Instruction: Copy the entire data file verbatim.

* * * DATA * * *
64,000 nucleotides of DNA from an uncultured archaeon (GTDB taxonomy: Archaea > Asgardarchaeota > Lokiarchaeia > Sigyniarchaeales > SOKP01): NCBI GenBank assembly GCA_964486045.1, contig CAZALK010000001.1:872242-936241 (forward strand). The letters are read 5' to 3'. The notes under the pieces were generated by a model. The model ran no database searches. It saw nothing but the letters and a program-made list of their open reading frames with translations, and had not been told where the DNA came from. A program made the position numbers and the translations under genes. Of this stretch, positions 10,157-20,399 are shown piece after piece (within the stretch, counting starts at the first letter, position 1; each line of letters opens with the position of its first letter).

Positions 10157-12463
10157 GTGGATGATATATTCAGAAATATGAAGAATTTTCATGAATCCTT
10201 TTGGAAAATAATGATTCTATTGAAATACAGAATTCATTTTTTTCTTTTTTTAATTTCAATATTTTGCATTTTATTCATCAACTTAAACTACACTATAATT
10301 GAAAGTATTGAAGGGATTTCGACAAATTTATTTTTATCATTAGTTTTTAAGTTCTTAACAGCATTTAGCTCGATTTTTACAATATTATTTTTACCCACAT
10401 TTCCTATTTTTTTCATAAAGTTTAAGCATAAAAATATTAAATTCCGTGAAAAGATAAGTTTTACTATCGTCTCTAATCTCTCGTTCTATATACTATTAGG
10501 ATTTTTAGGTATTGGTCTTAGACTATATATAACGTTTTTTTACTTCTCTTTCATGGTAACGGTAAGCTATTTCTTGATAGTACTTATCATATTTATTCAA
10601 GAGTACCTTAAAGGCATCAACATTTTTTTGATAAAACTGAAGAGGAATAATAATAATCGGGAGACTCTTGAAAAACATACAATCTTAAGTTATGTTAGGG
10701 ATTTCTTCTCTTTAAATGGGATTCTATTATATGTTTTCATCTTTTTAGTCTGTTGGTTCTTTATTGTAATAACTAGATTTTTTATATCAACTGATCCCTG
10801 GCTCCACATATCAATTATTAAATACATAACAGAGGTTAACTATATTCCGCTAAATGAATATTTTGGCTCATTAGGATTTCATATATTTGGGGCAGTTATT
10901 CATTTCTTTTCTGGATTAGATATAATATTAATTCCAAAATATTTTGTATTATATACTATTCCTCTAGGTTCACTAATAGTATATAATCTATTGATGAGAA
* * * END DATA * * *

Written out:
64,000 nucleotides of DNA from an uncultured archaeon (GTDB taxonomy: Archaea > Asgardarchaeota > Lokiarchaeia > Sigyniarchaeales > SOKP01): NCBI GenBank assembly GCA_964486045.1, contig CAZALK010000001.1:872242-936241 (forward strand). The letters are read 5' to 3'. The notes under the pieces were generated by a model. The model ran no database searches. It saw nothing but the letters and a program-made list of their open reading frames with translations, and had not been told where the DNA came from. A program made the position numbers and the translations under genes. Of this stretch, positions 10,157-20,399 are shown piece after piece (within the stretch, counting starts at the first letter, position 1; each line of letters opens with the position of its first letter).

Positions 10157-12463
10157 GTGGATGATATATTCAGAAATATGAAGAATTTTCATGAATCCTT
10201 TTGGAAAATAATGATTCTATTGAAATACAGAATTCATTTTTTTCTTTTTTTAATTTCAATATTTTGCATTTTATTCATCAACTTAAACTACACTATAATT
10301 GAAAGTATTGAAGGGATTTCGACAAATTTATTTTTATCATTAGTTTTTAAGTTCTTAACAGCATTTAGCTCGATTTTTACAATATTATTTTTACCCACAT
10401 TTCCTATTTTTTTCATAAAGTTTAAGCATAAAAATATTAAATTCCGTGAAAAGATAAGTTTTACTATCGTCTCTAATCTCTCGTTCTATATACTATTAGG
10501 ATTTTTAGGTATTGGTCTTAGACTATATATAACGTTTTTTTACTTCTCTTTCATGGTAACGGTAAGCTATTTCTTGATAGTACTTATCATATTTATTCAA
10601 GAGTACCTTAAAGGCATCAACATTTTTTTGATAAAACTGAAGAGGAATAATAATAATCGGGAGACTCTTGAAAAACATACAATCTTAAGTTATGTTAGGG
10701 ATTTCTTCTCTTTAAATGGGATTCTATTATATGTTTTCATCTTTTTAGTCTGTTGGTTCTTTATTGTAATAACTAGATTTTTTATATCAACTGATCCCTG
10801 GCTCCACATATCAATTATTAAATACATAACAGAGGTTAACTATATTCCGCTAAATGAATATTTTGGCTCATTAGGATTTCATATATTTGGGGCAGTTATT
10901 CATTTCTTTTCTGGATTAGATATAATATTAATTCCAAAATATTTTGTATTATATACTATTCCTCTAGGTTCACTAATAGTATATAATCTATTGATGAGAA